by Rachael Marcus, Kelly Dunleavy O’Mara and Jon Brooks
We are fast nearing a U.S. Supreme Court decision on Proposition 8, California’s same-sex marriage ban. The court does not announce in advance which opinions it will release on which days, but the last scheduled date for opinions to come down is Jun 27, though the court could stretch the wait out beyond that date. Many SCOTUS observers believe the court will take as long as possible on the same-sex marriage cases, as it often does with potentially landmark decisions.
As you await the decision, here is an updated reposting of our Prop. 8-at-SCOTUS primer, which we first published in March, when the case was heard.
SAME-SEX MARRIAGE IN CALIFORNIA: A BRIEF HISTORY
In California’s June 2000 primary, 61 percent of the electorate voted “yes” on Proposition 22, a measure that amended state law to say: “Only marriage between a man and a woman is valid or recognized.” The state Supreme Court overturned the law in 2008 as discriminatory, opening the way for same-sex couples to get legally married in the state. About 18,000 gay and lesbian couples took advantage of the chance to tie the knot.
But the door that had been opened to same-sex couples slammed shut in November 2008, when voters passed Proposition 8. The measure, a constitutional amendment banning same-sex marriage, passed with 52 percent of the vote.
Same-sex marriage advocates immediately filed challenges with the California Supreme Court, which agreed to hear the case, and in May 2009 the court upheld Prop. 8, another blow against same-sex marriage.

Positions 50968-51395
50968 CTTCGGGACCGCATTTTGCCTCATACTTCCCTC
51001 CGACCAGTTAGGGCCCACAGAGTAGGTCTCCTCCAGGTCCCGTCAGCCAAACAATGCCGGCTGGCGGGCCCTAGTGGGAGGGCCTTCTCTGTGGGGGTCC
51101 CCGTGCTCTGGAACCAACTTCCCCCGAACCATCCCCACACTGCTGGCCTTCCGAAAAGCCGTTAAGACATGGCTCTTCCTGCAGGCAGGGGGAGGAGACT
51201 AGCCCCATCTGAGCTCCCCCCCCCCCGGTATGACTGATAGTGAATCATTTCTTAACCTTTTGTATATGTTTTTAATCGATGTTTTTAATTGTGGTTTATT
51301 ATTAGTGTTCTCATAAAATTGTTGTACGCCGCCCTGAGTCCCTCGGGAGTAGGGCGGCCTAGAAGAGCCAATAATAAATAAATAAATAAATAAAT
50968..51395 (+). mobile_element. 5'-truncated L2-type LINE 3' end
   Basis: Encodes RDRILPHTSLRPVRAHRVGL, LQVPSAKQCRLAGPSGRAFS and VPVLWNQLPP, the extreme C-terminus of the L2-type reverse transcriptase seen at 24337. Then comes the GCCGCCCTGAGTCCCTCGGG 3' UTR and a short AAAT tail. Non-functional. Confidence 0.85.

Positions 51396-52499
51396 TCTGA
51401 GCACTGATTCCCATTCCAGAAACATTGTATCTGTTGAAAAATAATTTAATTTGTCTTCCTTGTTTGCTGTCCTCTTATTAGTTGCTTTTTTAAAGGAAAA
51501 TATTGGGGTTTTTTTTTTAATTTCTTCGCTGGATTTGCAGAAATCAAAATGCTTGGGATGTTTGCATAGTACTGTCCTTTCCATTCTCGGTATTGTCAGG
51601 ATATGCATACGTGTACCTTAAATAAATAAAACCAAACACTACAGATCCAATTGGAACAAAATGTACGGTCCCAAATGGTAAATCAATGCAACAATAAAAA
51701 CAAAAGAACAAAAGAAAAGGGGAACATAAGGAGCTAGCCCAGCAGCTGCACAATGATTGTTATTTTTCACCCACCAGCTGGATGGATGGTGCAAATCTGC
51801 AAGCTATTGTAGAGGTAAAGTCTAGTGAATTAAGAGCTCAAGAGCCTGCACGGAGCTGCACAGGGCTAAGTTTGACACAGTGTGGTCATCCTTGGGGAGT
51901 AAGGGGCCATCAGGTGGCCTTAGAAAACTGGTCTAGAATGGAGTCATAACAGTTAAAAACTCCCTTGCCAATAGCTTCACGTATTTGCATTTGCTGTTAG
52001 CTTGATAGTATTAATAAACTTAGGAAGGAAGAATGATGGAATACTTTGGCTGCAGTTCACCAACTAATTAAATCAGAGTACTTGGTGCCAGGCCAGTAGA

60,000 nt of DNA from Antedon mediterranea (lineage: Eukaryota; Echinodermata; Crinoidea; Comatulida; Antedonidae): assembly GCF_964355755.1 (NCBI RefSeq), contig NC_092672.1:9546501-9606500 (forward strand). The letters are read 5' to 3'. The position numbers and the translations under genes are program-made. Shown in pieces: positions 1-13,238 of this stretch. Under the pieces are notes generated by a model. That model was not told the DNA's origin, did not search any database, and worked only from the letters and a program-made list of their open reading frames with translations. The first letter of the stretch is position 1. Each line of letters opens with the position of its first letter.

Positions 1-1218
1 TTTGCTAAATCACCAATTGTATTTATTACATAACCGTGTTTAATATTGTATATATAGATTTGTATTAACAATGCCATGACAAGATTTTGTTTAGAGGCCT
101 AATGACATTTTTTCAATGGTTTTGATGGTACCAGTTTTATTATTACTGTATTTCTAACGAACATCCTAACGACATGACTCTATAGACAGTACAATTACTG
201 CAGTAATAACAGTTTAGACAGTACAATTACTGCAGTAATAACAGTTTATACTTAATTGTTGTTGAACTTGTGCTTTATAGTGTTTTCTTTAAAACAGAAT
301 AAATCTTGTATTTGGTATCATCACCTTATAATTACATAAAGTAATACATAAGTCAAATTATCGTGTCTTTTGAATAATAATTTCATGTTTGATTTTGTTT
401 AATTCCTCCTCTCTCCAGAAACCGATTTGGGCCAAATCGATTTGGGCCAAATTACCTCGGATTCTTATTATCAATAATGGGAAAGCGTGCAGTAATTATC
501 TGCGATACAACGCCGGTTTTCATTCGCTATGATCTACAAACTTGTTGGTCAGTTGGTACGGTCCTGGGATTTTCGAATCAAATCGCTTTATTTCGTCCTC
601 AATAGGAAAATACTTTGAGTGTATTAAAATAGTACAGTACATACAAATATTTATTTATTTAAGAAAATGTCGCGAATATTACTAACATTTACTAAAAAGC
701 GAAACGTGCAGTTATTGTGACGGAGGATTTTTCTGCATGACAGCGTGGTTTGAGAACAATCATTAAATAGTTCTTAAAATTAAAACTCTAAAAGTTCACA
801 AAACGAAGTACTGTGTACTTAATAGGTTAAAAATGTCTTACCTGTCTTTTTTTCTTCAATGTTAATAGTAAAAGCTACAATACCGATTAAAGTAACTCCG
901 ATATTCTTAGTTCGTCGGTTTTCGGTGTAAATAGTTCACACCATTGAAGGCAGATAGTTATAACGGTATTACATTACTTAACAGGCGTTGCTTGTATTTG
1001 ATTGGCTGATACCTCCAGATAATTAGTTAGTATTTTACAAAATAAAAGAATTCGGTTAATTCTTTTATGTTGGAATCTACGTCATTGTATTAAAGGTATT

PROP. 8 IN THE FEDERAL COURTS
Taking the cause up the legal chain, same-sex marriage advocates then turned to the federal court system. Perry v. Schwarzenegger (the governor was named the defendant because he was the head of state at the time, although he did not defend the measure) came before U.S. District Court Judge Vaughn Walker.
Walker overturned Prop. 8 in August 2010, saying that it violated the federal constitutional guarantees of due process and equal protection under the law.
“Proposition 8 fails to advance any rational basis in singling out gay men and lesbians for denial of a marriage license,” Walker wrote in the ruling. “Indeed, the evidence shows Proposition 8 does nothing more than enshrine in the California Constitution the notion that opposite-sex couples are superior to same-sex couples.”
Nonetheless, Walker ruled that same-sex marriages should not resume in California until Prop. 8 supporters had a chance to appeal.
PROP. 8 BACKERS APPEAL
The appeal before the 9th U.S. Circuit Court got off to a rocky start in September 2010. Schwarzenegger, then-Lt. Gov. Abel Maldonado and then-Attorney General Jerry Brown declined to defend the same-sex marriage ban in court. Imperial County was the only government entity willing to defend Prop. 8, though the court soon ruled the county didn’t have legal standing to intervene in the case. The federal court then sent the case back to the California Supreme Court for a ruling on whether even Prop. 8’s proponents had legal standing to sue, considering that the state’s publicly elected officials had declined to do so. California’s high court ruled that Prop. 8’s proponents did, indeed, have the right to defend the measure.
The 9th Circuit then took up the case again, and in February 2012 it upheld the district court’s ruling, calling Prop. 8 unconstitutional. It did, however, narrow the ruling considerably, applying it only to California.